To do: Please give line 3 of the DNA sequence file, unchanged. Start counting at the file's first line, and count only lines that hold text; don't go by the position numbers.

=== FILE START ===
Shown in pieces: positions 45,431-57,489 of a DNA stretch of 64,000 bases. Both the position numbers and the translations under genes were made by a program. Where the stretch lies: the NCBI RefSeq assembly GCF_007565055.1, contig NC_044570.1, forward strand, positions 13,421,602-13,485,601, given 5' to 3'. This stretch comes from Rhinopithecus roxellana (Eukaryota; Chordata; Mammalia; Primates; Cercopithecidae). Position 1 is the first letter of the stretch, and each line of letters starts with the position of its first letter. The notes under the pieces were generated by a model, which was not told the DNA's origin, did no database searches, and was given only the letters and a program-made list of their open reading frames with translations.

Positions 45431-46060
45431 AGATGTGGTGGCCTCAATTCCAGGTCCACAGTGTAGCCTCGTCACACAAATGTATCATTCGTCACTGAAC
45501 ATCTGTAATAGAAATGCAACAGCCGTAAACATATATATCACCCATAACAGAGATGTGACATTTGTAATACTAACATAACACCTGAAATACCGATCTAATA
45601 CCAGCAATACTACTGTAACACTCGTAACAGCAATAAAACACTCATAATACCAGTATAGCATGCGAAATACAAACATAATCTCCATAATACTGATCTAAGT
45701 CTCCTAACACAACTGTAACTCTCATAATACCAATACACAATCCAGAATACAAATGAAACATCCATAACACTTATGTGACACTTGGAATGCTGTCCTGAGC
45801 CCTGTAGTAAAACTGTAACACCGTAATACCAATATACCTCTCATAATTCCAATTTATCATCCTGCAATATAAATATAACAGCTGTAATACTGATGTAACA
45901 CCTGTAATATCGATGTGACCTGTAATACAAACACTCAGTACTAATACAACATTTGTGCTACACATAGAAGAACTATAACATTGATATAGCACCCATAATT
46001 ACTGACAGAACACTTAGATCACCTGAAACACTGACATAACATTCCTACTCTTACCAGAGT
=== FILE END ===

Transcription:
45431 AGATGTGGTGGCCTCAATTCCAGGTCCACAGTGTAGCCTCGTCACACAAATGTATCATTCGTCACTGAAC